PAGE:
New study echoes dementia dangers of allergy, sleep pills
Wednesday, February 04, 2015
The physicians associated with the Alzheimer's Association recommend that those with dementia avoid over-the-counter medications that have diphenhydramine as the active ingredient. Diphenhydramine, an antihistamine that tends to make people drowsy, is in many allergy products, pain relievers, cold-and-sinus remedies as well as sleep aids that are available without a prescription.
Diphenhydramine is in a class of pharmaceuticals that reduce cholinergic nerve processing, and the cholinergic systems are already reduced in Alzheimer's disease (AD). Further reductions can create more pronounced symptoms of the type of confusions associated with AD. The use of anticholingergic teatments, including over-the-counter medications, is contraindicated in patients with AD.
Of even greater concern is that anticholingergic drugs may actually produce or accelerate dementia and confusion to the extent that the use contributes to the development of AD. The association of over-the-counter treatments containing diphenhydramine with the development of full AD was recently reported by Dr. Shelley Gray and her colleagues in the Journal of the American Medical Association.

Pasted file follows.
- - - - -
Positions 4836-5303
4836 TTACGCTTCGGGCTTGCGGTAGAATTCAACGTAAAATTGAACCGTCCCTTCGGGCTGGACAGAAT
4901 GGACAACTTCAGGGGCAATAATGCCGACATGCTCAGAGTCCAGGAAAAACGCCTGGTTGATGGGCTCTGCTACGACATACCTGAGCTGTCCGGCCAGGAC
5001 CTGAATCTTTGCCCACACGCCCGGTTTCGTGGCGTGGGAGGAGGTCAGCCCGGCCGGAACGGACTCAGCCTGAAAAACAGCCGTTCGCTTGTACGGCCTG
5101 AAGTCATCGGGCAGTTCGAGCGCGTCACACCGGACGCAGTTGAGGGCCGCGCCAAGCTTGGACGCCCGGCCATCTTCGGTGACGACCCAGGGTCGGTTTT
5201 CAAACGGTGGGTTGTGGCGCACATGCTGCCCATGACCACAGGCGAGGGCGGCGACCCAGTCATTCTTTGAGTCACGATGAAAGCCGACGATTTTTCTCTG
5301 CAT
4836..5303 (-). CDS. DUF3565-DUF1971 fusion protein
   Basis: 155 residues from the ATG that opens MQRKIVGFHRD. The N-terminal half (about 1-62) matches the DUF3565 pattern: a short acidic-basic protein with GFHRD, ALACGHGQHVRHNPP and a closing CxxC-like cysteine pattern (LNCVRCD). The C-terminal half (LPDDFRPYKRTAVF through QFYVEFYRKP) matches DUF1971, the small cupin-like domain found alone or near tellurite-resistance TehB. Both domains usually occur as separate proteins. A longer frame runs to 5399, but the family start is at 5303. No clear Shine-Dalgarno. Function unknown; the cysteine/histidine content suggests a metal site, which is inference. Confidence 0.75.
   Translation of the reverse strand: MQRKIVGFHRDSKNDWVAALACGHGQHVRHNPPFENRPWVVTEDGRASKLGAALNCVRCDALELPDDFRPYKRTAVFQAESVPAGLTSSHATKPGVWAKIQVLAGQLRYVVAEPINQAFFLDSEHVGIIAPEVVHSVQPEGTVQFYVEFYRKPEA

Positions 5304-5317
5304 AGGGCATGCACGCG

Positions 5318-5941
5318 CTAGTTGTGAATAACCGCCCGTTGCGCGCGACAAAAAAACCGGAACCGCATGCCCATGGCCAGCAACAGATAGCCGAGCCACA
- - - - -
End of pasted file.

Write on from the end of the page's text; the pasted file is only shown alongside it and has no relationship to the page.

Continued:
Her group undertook a prospective population-based cohort study of 3,434 patients who were over the age of 65 and showed no signs of dementia at the onset of the study. Gray and her colleagues found that there was an increased risk for dementia associated with higher cumulative anticholinergic drug use. Antihistamines, such as diphenhydramine, were among the drugs associated with a higher risk of developing dementia and AD.
The association of anitcholingergic medications with the exacerbation of dementia is not new. A group led by Dr. Jorge Lopez-Alvarez from Madrid, Spain, reported last July in a review paper that there is a reduction in cognitive functions associated with anticholingergic drugs and the risk for cognitive impairment increases in the presence of the gene biomarker for AD: ApoEe4.
Research has demonstrated that the use of anticholingergic drugs in an older population may create enough of a cognitive deficit to overshadow the medical gains. It is important to make sure caregivers, family members and patients are fully educated about all medications they take, including over-the-counter products.
The use of anticholingergic drugs such as antihistamines can have serious long-term consequences.
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